Margrethe Vestager will tell Web Summit attendees today that tech giants are too powerful

Margrethe Vestager, the European commissioner for competition, is due to speak today at Web Summit in Lisbon, Portugal, one of the world’s largest annual technology conferences.

Vestager, who has made cracking down on the dominance of technology giants Apple, Google, and Amazon a priority over the past couple of years, will address Web Summit attendees this morning.

Her talk — called Clearing the path for innovation — will focus on her role in curbing anti-competitive behaviour across European markets.

Vestager told the Financial Times:

We want free markets but we understand the paradox of free markets which is that sometimes we have to intervene. We have to believe that it’s not the law of the jungle but the law of democracy that works.

The motives that are breaching competition law are as old as Adam and Eve. It’s about greed. Fear. And when you combine that with power you get a very poisonous cocktail.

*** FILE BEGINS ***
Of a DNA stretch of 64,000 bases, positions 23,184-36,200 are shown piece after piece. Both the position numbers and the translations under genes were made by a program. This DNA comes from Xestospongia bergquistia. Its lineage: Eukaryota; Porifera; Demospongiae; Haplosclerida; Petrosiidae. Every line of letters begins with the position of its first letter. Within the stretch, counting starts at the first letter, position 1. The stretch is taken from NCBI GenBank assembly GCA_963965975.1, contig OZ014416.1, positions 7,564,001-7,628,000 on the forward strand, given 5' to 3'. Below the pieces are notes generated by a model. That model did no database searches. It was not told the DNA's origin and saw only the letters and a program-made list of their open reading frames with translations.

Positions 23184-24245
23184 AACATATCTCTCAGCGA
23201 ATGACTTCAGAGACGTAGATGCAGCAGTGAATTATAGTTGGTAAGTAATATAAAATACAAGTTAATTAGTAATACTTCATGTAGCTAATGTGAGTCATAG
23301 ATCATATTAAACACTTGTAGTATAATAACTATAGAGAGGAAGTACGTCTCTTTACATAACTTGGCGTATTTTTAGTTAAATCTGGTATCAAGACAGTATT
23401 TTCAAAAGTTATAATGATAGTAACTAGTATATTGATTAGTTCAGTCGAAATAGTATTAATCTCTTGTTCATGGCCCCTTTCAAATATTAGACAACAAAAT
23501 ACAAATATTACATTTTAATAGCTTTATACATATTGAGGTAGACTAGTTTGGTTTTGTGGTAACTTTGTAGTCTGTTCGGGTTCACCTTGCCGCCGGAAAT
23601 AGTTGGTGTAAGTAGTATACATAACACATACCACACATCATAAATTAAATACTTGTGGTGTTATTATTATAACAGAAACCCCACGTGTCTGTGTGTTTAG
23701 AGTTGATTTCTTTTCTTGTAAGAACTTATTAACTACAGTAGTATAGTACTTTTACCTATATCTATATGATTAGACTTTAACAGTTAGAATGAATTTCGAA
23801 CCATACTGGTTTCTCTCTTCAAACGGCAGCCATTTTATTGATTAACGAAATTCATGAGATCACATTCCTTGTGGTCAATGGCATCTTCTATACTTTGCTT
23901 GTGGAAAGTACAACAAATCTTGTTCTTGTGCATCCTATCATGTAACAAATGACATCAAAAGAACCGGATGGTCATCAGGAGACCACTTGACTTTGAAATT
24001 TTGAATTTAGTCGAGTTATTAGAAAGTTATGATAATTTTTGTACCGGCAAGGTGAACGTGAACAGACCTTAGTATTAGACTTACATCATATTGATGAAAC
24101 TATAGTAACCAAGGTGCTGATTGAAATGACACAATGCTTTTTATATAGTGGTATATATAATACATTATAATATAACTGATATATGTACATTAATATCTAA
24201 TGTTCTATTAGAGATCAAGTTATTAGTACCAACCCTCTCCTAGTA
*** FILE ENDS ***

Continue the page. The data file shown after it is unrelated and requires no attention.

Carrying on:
Just last month, the European Commission’s competition watchdog under Vestager ordered Amazon to pay €250m in back taxes to Luxembourg where the company benefits from illegal state aid.

Amazon operates the hub for its European operations in Luxembourg.

Meanwhile, last August, Vestager ordered Apple to pay a record $15.2bn in back taxes to Ireland.

“Member states cannot give tax benefits to selected companies — this is illegal under EU state aid rules,” she said after the commission’s three-year investigation into Apple’s complex tax dealings had come to a close.

Speaking at the Wired Live event in London last week, Vestager expressed concerns that it was taking too long for Ireland to collect the $15.2bn worth of back taxes from Apple.

We can’t just sit and wait. We have to do something. In order to restore a level playing field the recovery has to take place. Hopefully sooner rather than later.

Paddy Cosgrave, a co-founder of Web Summit, told Reuters that he supports Vestager’s drive to root out unfair competition:

In economic terms these [companies] would appear to fall into a classic definition of monopolies. And if she [Vestager] is successful she will probably set the standard for the rest of the world and will usher in a fundamental change in how the largest and most profitable companies in the history of the world are treated. This changes the playing field for all other companies.

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